One way to look at it is that business cycles run a fancy annealing algorithm:
generate a bunch of silly ideas during the easy credit phase, then find out
which ones actually work during the tight credit phase. Repeat to taste, but
note that it doesn't work unless you alternate phases.
Another way to look at it is to ask at what point the State has an interest in
preserving employment, even at the risk of destroyed value. Federalist 10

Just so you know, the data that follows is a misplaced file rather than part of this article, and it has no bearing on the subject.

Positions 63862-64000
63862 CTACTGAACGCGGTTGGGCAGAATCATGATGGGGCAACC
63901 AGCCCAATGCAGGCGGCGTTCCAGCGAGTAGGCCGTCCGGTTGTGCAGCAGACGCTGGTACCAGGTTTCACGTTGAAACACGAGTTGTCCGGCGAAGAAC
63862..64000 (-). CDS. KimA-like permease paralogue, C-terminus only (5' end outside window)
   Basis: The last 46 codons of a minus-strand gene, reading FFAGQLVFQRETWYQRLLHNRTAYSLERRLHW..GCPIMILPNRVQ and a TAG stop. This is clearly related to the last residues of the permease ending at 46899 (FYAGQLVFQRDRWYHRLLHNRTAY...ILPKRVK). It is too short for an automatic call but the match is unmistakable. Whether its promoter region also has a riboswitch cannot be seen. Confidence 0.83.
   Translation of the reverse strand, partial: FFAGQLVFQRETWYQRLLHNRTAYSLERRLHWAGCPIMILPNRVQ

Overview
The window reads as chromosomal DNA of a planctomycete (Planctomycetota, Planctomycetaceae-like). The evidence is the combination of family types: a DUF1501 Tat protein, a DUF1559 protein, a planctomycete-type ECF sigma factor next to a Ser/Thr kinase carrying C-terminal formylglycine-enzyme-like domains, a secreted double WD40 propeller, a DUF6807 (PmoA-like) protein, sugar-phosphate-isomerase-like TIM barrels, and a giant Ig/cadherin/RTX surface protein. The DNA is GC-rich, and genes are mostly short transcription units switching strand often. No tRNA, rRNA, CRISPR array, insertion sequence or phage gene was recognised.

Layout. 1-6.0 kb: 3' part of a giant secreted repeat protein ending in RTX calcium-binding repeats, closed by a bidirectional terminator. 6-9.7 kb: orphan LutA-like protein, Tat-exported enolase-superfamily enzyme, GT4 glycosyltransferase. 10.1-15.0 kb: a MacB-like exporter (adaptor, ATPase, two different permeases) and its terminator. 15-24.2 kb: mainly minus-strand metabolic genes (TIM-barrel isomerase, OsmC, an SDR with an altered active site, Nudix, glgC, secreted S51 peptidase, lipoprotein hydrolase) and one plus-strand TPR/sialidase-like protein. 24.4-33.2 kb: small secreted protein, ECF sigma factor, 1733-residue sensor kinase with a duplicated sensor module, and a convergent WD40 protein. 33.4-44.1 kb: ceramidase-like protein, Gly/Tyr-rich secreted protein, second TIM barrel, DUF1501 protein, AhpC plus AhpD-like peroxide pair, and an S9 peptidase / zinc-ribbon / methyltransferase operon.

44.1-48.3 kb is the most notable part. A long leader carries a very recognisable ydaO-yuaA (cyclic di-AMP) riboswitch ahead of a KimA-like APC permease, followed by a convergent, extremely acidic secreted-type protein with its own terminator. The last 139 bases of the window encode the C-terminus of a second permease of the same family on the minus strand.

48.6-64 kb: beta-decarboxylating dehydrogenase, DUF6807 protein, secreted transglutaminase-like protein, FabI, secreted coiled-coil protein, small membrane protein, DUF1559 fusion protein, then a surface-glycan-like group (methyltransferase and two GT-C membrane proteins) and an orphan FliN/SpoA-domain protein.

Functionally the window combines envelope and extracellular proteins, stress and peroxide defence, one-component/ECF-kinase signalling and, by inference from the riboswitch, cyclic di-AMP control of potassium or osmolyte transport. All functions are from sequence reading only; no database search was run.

shows that it isn't a new argument for the US, and the corn laws show that it
wasn't a new argument in Britain. Perhaps the pyramids show that it wasn't
new in ancient Egypt, either.
> So in Japan, they're saying (if there was a sound banking system),
> look if you have even the world's silliest idea -- an iMac-style
> toilet, say -- then we'll fund it if you can give us even a penny on
> the dollar each year.
Be careful when stowing thrones in grass houses! I'm not sure what the yield
on the S&P 500 is these days, but a penny or two on the dollar sounds awfully
close. I suppose that for the S&P 500, we ask for a nice story about growth
along with our penny.